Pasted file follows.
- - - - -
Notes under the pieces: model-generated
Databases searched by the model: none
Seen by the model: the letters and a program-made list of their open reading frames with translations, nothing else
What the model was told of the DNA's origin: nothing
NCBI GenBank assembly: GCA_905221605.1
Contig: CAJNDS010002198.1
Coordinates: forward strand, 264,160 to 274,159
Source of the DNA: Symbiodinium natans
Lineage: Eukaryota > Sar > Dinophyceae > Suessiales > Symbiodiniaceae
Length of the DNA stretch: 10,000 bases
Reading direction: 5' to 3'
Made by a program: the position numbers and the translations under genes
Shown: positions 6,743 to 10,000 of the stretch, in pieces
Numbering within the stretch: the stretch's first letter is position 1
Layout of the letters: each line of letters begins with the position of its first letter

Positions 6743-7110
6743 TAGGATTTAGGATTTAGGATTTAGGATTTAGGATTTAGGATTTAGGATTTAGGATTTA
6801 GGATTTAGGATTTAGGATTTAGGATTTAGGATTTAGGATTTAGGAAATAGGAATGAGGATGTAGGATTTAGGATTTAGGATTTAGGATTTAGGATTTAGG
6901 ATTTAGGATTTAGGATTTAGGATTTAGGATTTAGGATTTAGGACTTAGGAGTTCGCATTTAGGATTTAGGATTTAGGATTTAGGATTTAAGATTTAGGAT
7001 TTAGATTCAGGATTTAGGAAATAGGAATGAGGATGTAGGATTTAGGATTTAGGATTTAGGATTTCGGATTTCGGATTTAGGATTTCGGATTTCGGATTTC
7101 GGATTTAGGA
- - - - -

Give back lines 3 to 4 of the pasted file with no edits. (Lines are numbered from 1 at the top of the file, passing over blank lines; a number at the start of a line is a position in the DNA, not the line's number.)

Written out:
Seen by the model: the letters and a program-made list of their open reading frames with translations, nothing else
What the model was told of the DNA's origin: nothing